c1cc(C)ccc1     c1cc(ccc1)C     c1cccc(C)c1
    c1cccc(c1)C     c1ccc(C)cc1     c1ccc(cc1)C

  3. To reduce the number of SMILES permutations, the algorithm takes advantage of a property of canonical SMILES that higher bond orders are prefered over lower. This reduces the number of permutations of a carboxy query to 3, 'O=CO', 'C(=O)O', 'O=CO'.

  4. To avoid semantic differences, single bonds between aromatic atoms, such as in biphenyl, are explicitly written as '-'. This preserves the semantics, but for v471 only matches where the bridge bond is in a ring. Hence, a biphenyl search does not triage itself, but does find 146 superstructures in NCI95.

  5. Multiple versions of each SMILES permutation are inserted into the trie by sequentially incrementing ring closure digits, whilst the highest ring closure index is less then %10. The nine benzene cases, increase the number of matches in NCI95 from 14377 to 40029.

  6. Additional states are required at the end of SMILES ending in the characters 'C' and 'B' to avoid confusion with 'Cl' and 'Br', i.e. 'CC' is not a substructure of 'CCl'! These transitions are easy enough to add to the DFA, as an extra state where any input character other than the appropriate 'l' or 'r' leads to the sucess state. [And for the very observant explains the commented termination condition in the code above].

  7. SMILES that are only a single character long, i.e. 'C', 'N', 'O', 'S', 'P', 'F', 'I' and 'B', require special attention to avoid finding a match inside square brackets, i.e. 'P' is not a substructure of '[Pt]'. This is handled by adding an extra state such that a '[' at the initial state goes to the new state, a ']' at the new state returns to the initial state, and every other character loops in the new state. Note that the query 'Cl' matches '[Cl-]', but the query 'I' does not match '[I-]'.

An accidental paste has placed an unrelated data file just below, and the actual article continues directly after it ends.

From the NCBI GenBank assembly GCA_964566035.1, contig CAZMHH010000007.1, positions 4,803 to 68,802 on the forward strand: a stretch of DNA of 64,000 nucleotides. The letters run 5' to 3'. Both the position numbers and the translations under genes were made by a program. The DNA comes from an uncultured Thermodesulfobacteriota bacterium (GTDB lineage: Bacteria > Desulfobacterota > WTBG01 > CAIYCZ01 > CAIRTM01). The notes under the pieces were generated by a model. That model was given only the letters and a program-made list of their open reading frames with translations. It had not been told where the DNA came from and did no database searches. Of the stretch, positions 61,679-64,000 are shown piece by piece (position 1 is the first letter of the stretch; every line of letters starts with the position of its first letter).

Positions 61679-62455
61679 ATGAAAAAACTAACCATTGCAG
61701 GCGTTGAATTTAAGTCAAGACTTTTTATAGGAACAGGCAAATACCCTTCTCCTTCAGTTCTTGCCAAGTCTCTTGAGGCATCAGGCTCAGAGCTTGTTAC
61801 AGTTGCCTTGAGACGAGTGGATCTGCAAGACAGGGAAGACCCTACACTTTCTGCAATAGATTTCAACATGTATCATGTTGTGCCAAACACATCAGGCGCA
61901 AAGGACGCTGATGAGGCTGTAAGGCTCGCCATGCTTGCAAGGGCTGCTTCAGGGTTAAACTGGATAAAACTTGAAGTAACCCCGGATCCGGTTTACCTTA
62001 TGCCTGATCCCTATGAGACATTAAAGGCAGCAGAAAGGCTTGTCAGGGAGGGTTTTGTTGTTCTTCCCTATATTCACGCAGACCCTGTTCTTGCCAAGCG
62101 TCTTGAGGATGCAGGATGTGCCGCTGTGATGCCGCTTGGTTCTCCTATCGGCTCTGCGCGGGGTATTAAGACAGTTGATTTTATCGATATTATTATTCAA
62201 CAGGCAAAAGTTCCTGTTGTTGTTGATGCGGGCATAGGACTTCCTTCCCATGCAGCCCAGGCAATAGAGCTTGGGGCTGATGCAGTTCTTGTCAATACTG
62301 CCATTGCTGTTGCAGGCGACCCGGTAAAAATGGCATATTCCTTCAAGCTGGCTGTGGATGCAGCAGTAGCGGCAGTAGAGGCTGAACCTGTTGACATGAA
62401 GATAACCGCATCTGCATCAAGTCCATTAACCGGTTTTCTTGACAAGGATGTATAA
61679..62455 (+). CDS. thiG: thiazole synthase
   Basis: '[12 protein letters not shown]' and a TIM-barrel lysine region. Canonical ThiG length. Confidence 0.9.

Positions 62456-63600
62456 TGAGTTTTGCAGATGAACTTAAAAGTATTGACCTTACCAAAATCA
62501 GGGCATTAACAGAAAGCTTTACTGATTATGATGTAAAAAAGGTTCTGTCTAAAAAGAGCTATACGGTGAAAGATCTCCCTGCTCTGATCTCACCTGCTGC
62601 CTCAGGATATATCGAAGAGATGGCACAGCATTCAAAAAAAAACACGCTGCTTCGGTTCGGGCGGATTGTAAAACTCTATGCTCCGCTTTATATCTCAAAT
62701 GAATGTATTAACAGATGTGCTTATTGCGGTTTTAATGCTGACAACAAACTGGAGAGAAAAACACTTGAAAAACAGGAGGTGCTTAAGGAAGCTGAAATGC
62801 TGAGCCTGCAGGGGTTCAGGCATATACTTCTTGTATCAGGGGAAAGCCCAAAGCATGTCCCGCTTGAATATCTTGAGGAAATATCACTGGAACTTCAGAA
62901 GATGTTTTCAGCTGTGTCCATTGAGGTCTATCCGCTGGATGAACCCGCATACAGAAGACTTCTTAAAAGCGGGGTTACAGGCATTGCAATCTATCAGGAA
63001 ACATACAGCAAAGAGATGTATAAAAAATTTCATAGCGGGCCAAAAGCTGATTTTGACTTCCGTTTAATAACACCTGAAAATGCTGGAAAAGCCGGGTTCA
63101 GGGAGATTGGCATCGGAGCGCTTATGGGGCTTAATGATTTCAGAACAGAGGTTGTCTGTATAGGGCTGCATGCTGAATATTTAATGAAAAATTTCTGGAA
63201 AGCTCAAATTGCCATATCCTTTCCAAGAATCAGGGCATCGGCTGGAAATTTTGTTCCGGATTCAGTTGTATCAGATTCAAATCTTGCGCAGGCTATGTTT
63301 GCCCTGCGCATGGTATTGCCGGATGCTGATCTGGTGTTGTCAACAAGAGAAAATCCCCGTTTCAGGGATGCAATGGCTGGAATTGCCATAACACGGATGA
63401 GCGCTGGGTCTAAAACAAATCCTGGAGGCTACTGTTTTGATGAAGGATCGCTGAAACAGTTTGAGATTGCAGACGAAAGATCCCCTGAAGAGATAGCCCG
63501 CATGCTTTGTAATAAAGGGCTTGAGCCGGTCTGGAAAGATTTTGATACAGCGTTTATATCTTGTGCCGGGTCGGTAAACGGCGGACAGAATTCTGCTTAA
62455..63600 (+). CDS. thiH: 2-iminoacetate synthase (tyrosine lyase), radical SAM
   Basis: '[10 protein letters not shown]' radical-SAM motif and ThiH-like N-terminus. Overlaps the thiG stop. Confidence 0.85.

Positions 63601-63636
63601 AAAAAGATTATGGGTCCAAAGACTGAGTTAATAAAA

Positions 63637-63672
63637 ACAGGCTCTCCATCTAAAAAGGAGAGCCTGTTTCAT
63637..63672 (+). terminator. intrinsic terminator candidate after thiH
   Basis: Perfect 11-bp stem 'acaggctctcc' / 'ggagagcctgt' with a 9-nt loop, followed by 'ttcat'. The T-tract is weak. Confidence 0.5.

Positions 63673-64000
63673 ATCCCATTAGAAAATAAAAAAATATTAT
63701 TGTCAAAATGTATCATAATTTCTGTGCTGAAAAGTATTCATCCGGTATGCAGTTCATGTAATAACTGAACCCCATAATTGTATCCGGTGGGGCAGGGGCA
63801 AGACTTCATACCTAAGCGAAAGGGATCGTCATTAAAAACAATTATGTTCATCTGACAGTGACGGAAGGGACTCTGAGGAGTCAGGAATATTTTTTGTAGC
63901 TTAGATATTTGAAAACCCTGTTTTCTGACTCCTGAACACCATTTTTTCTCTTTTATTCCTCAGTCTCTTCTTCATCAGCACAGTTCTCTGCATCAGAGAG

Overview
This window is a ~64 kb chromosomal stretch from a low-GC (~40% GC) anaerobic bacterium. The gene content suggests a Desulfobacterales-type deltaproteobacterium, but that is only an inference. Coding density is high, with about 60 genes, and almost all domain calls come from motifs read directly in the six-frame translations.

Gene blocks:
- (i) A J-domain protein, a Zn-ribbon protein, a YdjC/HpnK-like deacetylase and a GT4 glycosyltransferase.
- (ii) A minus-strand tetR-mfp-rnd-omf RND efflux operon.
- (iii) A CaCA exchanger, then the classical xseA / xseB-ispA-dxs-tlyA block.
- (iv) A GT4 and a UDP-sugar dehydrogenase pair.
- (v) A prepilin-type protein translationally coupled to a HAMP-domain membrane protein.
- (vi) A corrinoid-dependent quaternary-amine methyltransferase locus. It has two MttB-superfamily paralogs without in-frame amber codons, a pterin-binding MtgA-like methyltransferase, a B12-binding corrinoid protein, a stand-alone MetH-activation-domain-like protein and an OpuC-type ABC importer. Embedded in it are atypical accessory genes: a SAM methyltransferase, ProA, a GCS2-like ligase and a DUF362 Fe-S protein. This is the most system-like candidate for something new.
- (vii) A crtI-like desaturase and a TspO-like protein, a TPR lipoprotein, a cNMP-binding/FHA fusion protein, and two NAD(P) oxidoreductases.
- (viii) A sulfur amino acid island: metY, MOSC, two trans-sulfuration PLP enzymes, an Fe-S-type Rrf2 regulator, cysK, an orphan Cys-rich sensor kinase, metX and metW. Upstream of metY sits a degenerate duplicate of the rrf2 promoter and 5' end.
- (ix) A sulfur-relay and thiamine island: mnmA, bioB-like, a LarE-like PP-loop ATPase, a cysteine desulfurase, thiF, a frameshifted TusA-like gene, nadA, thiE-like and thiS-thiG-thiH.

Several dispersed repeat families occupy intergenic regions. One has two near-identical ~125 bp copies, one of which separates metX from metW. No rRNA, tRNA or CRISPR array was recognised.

8. An easy to implement optimization to the DFA is to silently skip open parenthesis at states where they are not otherwise accepted. This doesn't increase the number of states, but greatly increases coverage. So that the query 'CC' will additionally match 'C(C'. With the benzene example, the number of NCI95 matches increases from 40029 to 50893.

  9. The DFA is modified to enter the fail state upon encountering either a space, a tab or the string '%99'. The space and tab delimters are only useful in processing files, whilst the '%99' avoids the strange behaviour of wrap-around ring closure indices.

Performance results for a set of queries are shown in the table below:


8. Bibliography

  1. A.V. Aho and M.J. Corasick, "Efficient String Matching: An Aid to Bibliographic Search", Communications of the ACM, Vol. 18, No. 6, pp. 333-340, 1975.
  2. D. Keppel, S.J. Eggers and R.R. Henry, "Evaluating Runtime-Compiled Value Specific Optimizations", Technical Report UWCSE 93-11-02, Department of Computer Science and Engineering, University of Washington, 1993.
  3. D.E. Knuth, "The Art of Computer Programming: Vol. 3, Sorting and Searching", 2nd Edition, Addison-Welsey Publishers, 1998.
  4. D.E. Knuth, J.H. Morris and V.R. Pratt, "Fast Pattern Matching in Strings", Siam Journal of Computing, Vol. 6, No. 2, pp. 323-350, 1977.